Next week I’ll start with the first demos.

p.s. those who like to read the code, may find first bits of fresh code in my hg repo. Yummy! Isn’t it? 🙂

Update on Verbatim

Just a short note. After getting a very positive feedback in Prague on the Verbatim project, and fairly negative on its performance, I spent some time making it faster and snappier and got it to the point when I believe this problem is mitigated and we can push Pootle Verbatim’s incarnation to production.

So what’s going on right now?

We’re working with the IT team to get a new virtual machine with its own public vhost (you can track the progress in bug 523920). This should happen very soon and once we’re there, we’ll let you know and start using Verbatim to help you manage website localization.

Silme 0.5 released

silme logoProjects need releases. It’s important. It’s like a birthday for a project – they get a milestone to mark the progress.
On the other hand we have developers. They need unlimited time and no deadlines. When one meet another, we have an interesting arm-wrestling battle between those two, but ultimately one has to obey to the Oath of the Bazaar, if you know what I mean.

Release

So, here we are, Silme was asking for a release for long enough and I postponed it over and over so it’s time to make the cut. Today, I’m proud to announce the very first official release of Silme – python l10n library. Silme has been announced to mozilla.dev.l10n long time ago, and since then it has been continuously developed in a small, but quite interesting project structure with support from Adrian Kalla, Stefan Plewako, Ricardo Palomares, Staś Małolepszy and management guidance from Seth Bindernagel.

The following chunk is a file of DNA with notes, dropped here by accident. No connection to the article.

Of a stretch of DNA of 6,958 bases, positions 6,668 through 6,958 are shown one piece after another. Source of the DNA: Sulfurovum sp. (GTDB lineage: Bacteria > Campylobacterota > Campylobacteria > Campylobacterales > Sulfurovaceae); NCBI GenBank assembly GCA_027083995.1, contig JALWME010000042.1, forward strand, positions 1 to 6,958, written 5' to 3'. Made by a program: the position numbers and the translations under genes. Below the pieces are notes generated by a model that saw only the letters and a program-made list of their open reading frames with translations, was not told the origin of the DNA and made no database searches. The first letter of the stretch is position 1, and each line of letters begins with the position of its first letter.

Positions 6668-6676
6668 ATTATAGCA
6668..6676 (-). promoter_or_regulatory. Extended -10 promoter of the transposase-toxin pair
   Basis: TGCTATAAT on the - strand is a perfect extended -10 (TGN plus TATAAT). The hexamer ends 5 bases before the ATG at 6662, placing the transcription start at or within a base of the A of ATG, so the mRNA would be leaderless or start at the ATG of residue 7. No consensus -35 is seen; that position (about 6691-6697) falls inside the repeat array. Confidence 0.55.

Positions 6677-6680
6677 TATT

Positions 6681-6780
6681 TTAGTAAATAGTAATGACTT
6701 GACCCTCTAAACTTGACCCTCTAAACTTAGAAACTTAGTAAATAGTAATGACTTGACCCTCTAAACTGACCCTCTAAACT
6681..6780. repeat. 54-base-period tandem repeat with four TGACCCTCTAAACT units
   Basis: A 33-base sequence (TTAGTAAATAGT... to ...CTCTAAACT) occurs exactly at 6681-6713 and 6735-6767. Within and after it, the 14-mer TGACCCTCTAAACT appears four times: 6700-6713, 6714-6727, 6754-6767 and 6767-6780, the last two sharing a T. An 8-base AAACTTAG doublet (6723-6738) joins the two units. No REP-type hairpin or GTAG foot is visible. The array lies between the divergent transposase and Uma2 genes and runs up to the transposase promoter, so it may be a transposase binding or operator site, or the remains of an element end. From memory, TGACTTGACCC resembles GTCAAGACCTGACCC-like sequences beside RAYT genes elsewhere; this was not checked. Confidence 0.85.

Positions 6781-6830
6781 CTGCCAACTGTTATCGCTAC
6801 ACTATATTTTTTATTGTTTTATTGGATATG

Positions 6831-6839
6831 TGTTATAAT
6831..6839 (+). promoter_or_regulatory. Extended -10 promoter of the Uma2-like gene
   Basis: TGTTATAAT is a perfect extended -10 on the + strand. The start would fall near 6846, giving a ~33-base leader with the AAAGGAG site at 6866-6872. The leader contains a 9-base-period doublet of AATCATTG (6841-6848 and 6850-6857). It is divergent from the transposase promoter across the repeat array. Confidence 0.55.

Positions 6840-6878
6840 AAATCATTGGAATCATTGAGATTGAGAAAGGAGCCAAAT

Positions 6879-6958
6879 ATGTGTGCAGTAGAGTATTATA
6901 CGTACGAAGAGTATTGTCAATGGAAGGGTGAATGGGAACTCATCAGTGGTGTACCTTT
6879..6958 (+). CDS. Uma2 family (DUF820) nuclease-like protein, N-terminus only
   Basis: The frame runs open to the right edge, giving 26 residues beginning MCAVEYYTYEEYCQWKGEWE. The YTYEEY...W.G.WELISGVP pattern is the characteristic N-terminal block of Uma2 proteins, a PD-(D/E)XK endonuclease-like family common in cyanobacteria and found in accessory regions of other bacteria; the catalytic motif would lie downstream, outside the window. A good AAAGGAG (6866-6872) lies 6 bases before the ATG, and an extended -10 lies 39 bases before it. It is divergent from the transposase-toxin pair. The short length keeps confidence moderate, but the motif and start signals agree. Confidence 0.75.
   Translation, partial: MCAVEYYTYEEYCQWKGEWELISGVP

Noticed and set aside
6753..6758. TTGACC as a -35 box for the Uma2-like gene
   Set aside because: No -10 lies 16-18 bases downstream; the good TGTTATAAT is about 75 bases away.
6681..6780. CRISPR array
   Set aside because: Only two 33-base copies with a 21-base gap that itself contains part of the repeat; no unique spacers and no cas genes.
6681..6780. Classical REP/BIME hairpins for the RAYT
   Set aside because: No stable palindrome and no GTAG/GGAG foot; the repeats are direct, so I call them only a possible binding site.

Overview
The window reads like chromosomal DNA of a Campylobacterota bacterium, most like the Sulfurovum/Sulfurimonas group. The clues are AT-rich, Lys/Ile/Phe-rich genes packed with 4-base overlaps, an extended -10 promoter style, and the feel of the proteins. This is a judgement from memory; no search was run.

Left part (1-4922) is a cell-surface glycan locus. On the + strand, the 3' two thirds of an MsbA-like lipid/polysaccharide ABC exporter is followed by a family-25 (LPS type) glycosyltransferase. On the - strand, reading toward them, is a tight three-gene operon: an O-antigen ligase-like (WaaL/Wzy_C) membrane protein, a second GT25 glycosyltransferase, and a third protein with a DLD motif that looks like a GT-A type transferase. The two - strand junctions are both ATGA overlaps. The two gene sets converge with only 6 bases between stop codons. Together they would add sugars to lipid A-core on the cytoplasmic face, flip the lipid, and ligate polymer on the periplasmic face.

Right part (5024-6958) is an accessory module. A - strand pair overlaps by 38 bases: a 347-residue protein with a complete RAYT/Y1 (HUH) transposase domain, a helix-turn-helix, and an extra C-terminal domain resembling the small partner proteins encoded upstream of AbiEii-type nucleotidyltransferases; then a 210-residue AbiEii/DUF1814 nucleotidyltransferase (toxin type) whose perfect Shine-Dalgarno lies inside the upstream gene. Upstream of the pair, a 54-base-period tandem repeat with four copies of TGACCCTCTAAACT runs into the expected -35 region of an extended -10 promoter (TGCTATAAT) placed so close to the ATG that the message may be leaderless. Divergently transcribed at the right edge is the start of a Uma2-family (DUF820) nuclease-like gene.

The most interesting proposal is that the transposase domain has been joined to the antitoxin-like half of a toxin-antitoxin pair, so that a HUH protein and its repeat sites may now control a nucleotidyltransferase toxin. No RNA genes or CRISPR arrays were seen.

It’s very, very hard to explain Silme concept to those who never tried to work on localization development.

Let me try: It’s like a DOM API for localization.

Works? Probably not… Well. Let me try the descriptive way. Silme is a toolset for a developer who wants to work on localization tools. It can read localization files, it can write them, it can modify them, it can search through them, it can process them, merge, split, localize and help you get some statistics out of the localization files. It probably can juggle them, although support for this is rather experimental.

Continue reading Silme 0.5 released

Seth w Czaterii w środę

W środę, o godzinie 16 gościem Czaterii (Interia.pl) będzie nie kto inny jak Seth Bindernagel, menedżer zespołu l10n-drivers w Mozilli. Seth zajmuje się zarządzaniem całym procesem internacjonalizacji i lokalizacji na (już) 63 języki produktów Mozilli (w tym Fennec, Thunderbird, Firefox).

Seth jest duszą towarzystwa, facetem, który choć nie ma żadnego doświadczenia technicznego zajeżdza innych, żeby pomogli mu zrozumieć Mercuriala (ostatnio sam stworzył pierwszego patcha!), ogarnia cały zespół, stworzył pierwszy zestaw celów kwartalnych w historii prac nad L10n i stara się otworzyć Mozillę na współpracę z innymi projektami lokalizacyjnymi. Można z nim spędzić 15 minut i rozwiązać najważniejsze problemy, albo siedzieć do 5 nad ranem w siedzibie w Paryżu przygotowując 6 nowych lokalizacji, które zostały dodane w Firefoksie 3.0.4.

Poza tym jest doskonałym kompanem do kufla piwa i pierwszą osobą w historii mojej pracy w Mozilli, która wyciągneła sporą ekipę do klubu 🙂

A, no, i… no i zupełnie przypadkiem jest menedżerem moim i staszka oraz opiekuje się adrianem podczas jego stażu w Mozilli Corporation. 🙂

Jego największym marzeniem jest dołączyć do Polish Mafia i właśnie odwiedza warszawę z okazji Internet CEE.

Punkt 16:00, środa, czateria. Do zobaczenia 🙂

Slides from Silme talk

Just got back home after

Expedia screenshot